Tala Madani's painting “The Shadow,” from 2018.CreditTala Madani, via 303 Gallery, New York
Through Dec. 15. 303 Gallery, 555 West 21st Street, Manhattan; 212-255-1121; 303gallery.com.
The Iranian-American painter Tala Madani has a knack for satire. Some of it will sound a little broad: The compilation of short animations that anchors her show “Corner Projections” at 303 Gallery features a giant disembodied penis, pink and translucent as a jellyfish, that beats a crowd to death, and a troupe of naked men roaming an alley on all fours to a soundtrack of mewling cats. But she isn’t using provocative imagery to score easy points. She’s using it to cut deeply into complex subjects like masculinity, power and desire.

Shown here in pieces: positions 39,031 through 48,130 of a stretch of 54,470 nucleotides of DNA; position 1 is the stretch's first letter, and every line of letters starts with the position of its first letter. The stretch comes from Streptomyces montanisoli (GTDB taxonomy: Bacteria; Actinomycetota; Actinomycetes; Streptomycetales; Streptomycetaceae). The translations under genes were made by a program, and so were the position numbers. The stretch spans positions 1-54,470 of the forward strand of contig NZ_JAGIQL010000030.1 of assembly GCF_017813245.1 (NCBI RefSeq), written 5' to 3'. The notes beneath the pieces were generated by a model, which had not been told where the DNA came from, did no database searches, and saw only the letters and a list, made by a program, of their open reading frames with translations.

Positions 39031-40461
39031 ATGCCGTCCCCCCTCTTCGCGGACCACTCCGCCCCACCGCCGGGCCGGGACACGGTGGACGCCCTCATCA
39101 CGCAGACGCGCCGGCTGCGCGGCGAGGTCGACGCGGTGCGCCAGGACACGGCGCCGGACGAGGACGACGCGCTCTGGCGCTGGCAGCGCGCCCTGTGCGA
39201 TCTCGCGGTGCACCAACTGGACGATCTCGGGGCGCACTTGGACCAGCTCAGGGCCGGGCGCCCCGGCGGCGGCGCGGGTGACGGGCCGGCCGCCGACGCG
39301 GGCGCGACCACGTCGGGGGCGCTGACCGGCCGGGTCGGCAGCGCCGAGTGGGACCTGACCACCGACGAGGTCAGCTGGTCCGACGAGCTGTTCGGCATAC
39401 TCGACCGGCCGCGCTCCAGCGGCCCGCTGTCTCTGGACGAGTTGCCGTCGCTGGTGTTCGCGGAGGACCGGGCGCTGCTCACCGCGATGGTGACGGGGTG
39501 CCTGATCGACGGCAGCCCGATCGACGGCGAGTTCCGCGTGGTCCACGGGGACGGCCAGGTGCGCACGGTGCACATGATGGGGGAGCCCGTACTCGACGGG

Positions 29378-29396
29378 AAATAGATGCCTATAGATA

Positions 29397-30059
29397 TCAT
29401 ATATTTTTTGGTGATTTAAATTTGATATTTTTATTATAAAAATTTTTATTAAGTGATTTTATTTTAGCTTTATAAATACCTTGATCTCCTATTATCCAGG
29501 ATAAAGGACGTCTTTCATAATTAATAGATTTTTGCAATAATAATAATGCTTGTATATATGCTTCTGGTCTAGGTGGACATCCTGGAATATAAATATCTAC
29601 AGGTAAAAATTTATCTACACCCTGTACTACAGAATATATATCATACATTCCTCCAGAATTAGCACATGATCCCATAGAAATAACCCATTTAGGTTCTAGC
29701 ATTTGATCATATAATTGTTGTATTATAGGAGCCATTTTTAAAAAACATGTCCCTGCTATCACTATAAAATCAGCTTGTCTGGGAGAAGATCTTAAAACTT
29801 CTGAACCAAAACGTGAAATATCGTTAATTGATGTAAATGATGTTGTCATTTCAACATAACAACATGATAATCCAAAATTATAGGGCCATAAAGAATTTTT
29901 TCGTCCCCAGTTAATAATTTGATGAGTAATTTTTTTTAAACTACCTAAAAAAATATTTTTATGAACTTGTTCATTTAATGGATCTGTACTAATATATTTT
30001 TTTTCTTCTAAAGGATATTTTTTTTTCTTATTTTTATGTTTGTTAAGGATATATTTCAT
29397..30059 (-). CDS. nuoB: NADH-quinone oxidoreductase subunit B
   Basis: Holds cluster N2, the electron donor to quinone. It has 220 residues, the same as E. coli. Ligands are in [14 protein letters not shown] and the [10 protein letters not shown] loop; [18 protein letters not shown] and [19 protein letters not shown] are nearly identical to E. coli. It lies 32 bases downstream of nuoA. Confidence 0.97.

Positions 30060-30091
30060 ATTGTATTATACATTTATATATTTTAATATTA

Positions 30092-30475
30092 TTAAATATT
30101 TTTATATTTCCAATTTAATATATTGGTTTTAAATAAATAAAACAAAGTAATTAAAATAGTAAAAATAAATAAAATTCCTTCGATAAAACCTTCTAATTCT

A suite of dark, nearly black and white canvases, in which a crawling baby casts an outsize shadow and men in dark theaters use binocular-like devices to project their own fantasies, expertly balance subject matter against form. In them, Ms. Madani reflects on the way we look at the world and one another.
The piece I’m still thinking about is a seven-minute segment of the compilation reel called “Mr. Time.” The opening shot, of a swarthy man riding endlessly up and down a shopping mall escalator bank, exemplifies the artist’s instinct for evocative but nonspecific metaphor: He’s a neurotic, he’s a computer program, he embodies animal persistence. He’s minding his own business, in short, until a gang of baldheaded white men appears and throws him down the escalator. Their glee turns to dismay as he’s ever more injured — but they don’t stop throwing, and he doesn’t stop reascending, even after he’s been ripped into bloody pieces.
It’s not hard to think of political situations or international catastrophes the piece could be about, but its genius is that it applies so aptly to so many. WILL HEINRICH